Apart from personal courage, which obviously is an advantage in warfare, Pollack argues that all of the aforementioned characteristics undermine the ability of Arab armies to succeed on the battlefield or in air combat. Honor and shame, for example, “appear perfectly correlated with remarkable passivity, especially among subordinates, demonstrated by modern Arab armed forces.” The desire “to avoid giving offense and to shift blame through secrecy, exaggeration, deception, or dissembling mimic the poor transmission of information along the chain of command displayed by one Arab military after another.” Moreover, a predilection toward manipulation of information has led superiors in the Arab chains of command to withhold information from subordinates.
Taken together, Pollack argues, these cultural characteristics explain the reluctance of Arab forces to employ maneuver at both operational and tactical levels. They also explain why Arab armies cannot innovate or conduct ad hoc operations as circumstances change; rather they can only operate well, if they ever do, when carrying out set piece battle plans. These factors, together with “an ambivalence toward technical subjects” explain Arab problems conducting combined arms and joint, air-to-air and air-to-ground operations. On the other hand, Arab culture has also fostered strong unit cohesion in battle, as well as individual bravery.
Pollack does concede that in one respect Arab culture does not explain military behavior, namely, certain technically-related operations that Arab have indeed demonstrated some capability, despite what he asserts is a predilection against technical subjects and work, as well as an aversion to manual labor. While Arab militaries have achieved a poor record in maintaining their equipment, they have “defied all expectations… in the areas of logistics and combat engineering.” His vague conclusion is that “something else was going on that helped out Arab armies.” He therefore argues that that culture, underdevelopment and, related to it, a lack of education, or at best rote learning, has its greatest impact on the poor performance of the lowest ranks, whereas politicization has its greatest impact on the highest ranks—namely colonels and general officers, who tend to be better educated and somewhat less prone to culturally-driven constraints. He might have added that while not all Arab graduate engineers actually enter the engineering profession—he notes that the degree itself is among the most sought after in the Arab world—it is possible that Arab combat engineers not only earned engineering degrees but did so with some proficiency.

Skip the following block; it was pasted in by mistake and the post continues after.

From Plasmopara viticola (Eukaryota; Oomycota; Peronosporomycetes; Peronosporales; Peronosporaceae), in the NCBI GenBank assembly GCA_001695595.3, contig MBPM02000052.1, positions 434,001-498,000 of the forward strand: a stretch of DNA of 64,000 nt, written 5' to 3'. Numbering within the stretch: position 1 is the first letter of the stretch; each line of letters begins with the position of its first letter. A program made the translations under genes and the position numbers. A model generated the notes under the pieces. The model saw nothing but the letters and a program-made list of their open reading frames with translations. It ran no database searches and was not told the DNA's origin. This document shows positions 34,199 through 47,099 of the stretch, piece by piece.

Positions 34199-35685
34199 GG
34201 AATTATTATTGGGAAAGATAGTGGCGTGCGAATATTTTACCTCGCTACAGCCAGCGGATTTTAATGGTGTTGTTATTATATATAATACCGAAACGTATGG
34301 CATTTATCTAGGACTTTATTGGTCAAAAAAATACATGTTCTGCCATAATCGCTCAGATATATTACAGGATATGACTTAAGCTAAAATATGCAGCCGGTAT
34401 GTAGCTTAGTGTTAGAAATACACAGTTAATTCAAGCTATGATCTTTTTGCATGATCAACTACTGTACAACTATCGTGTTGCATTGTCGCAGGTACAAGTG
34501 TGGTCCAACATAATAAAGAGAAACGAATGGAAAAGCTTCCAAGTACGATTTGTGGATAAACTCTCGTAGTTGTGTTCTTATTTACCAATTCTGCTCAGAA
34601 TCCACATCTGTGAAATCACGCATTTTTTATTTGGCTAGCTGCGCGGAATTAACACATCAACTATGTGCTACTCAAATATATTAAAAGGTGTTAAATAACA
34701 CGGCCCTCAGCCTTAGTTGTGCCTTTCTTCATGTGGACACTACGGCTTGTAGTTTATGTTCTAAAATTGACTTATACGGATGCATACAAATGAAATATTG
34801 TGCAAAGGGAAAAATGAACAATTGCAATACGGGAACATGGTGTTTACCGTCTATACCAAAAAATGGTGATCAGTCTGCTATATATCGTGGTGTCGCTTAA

Pollack also demonstrates that cultural norms as they apply to education in wider Arab society have had an especially powerful impact on Arab training methods and manuals. In his view, it could not have been otherwise. For, as he concludes, “it would have been remarkable if Arab militaries trained their men in a manner that differed from the method of teaching in the broader society.”